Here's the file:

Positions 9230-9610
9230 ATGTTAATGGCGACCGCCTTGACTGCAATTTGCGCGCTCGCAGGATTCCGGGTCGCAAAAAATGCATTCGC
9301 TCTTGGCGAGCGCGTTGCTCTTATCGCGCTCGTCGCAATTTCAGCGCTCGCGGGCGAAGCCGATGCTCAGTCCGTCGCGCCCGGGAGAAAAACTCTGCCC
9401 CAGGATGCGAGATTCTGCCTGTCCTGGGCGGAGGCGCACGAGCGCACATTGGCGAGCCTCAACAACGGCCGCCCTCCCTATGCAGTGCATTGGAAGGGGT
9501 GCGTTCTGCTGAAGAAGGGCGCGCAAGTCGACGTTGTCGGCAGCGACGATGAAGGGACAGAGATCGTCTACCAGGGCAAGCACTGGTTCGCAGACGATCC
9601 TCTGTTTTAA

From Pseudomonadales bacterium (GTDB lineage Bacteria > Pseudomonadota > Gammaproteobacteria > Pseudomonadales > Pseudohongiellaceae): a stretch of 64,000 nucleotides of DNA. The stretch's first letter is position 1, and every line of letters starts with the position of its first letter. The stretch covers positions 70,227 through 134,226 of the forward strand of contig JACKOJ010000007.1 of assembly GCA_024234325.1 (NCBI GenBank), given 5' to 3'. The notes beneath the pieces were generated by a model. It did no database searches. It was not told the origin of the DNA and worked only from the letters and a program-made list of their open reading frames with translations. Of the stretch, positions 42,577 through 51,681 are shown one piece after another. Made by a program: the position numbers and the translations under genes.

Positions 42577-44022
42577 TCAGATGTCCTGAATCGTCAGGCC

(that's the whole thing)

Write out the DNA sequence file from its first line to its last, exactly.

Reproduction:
Positions 9230-9610
9230 ATGTTAATGGCGACCGCCTTGACTGCAATTTGCGCGCTCGCAGGATTCCGGGTCGCAAAAAATGCATTCGC
9301 TCTTGGCGAGCGCGTTGCTCTTATCGCGCTCGTCGCAATTTCAGCGCTCGCGGGCGAAGCCGATGCTCAGTCCGTCGCGCCCGGGAGAAAAACTCTGCCC
9401 CAGGATGCGAGATTCTGCCTGTCCTGGGCGGAGGCGCACGAGCGCACATTGGCGAGCCTCAACAACGGCCGCCCTCCCTATGCAGTGCATTGGAAGGGGT
9501 GCGTTCTGCTGAAGAAGGGCGCGCAAGTCGACGTTGTCGGCAGCGACGATGAAGGGACAGAGATCGTCTACCAGGGCAAGCACTGGTTCGCAGACGATCC
9601 TCTGTTTTAA

From Pseudomonadales bacterium (GTDB lineage Bacteria > Pseudomonadota > Gammaproteobacteria > Pseudomonadales > Pseudohongiellaceae): a stretch of 64,000 nucleotides of DNA. The stretch's first letter is position 1, and every line of letters starts with the position of its first letter. The stretch covers positions 70,227 through 134,226 of the forward strand of contig JACKOJ010000007.1 of assembly GCA_024234325.1 (NCBI GenBank), given 5' to 3'. The notes beneath the pieces were generated by a model. It did no database searches. It was not told the origin of the DNA and worked only from the letters and a program-made list of their open reading frames with translations. Of the stretch, positions 42,577 through 51,681 are shown one piece after another. Made by a program: the position numbers and the translations under genes.

Positions 42577-44022
42577 TCAGATGTCCTGAATCGTCAGGCC